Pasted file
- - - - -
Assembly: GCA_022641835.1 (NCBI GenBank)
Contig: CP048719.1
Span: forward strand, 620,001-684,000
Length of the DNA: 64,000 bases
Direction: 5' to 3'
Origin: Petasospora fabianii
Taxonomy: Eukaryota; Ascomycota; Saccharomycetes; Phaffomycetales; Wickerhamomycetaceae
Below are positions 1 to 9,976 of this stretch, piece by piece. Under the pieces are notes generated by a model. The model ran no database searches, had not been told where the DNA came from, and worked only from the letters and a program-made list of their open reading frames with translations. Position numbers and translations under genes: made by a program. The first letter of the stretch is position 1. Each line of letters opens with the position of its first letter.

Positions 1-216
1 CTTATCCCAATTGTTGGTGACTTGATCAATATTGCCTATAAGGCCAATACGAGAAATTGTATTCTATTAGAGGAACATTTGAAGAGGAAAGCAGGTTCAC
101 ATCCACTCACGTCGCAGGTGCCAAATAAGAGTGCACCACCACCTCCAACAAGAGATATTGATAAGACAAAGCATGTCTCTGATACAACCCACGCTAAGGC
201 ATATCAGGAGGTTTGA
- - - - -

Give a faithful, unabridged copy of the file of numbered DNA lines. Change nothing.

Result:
Assembly: GCA_022641835.1 (NCBI GenBank)
Contig: CP048719.1
Span: forward strand, 620,001-684,000
Length of the DNA: 64,000 bases
Direction: 5' to 3'
Origin: Petasospora fabianii
Taxonomy: Eukaryota; Ascomycota; Saccharomycetes; Phaffomycetales; Wickerhamomycetaceae
Below are positions 1 to 9,976 of this stretch, piece by piece. Under the pieces are notes generated by a model. The model ran no database searches, had not been told where the DNA came from, and worked only from the letters and a program-made list of their open reading frames with translations. Position numbers and translations under genes: made by a program. The first letter of the stretch is position 1. Each line of letters opens with the position of its first letter.

Positions 1-216
1 CTTATCCCAATTGTTGGTGACTTGATCAATATTGCCTATAAGGCCAATACGAGAAATTGTATTCTATTAGAGGAACATTTGAAGAGGAAAGCAGGTTCAC
101 ATCCACTCACGTCGCAGGTGCCAAATAAGAGTGCACCACCACCTCCAACAAGAGATATTGATAAGACAAAGCATGTCTCTGATACAACCCACGCTAAGGC
201 ATATCAGGAGGTTTGA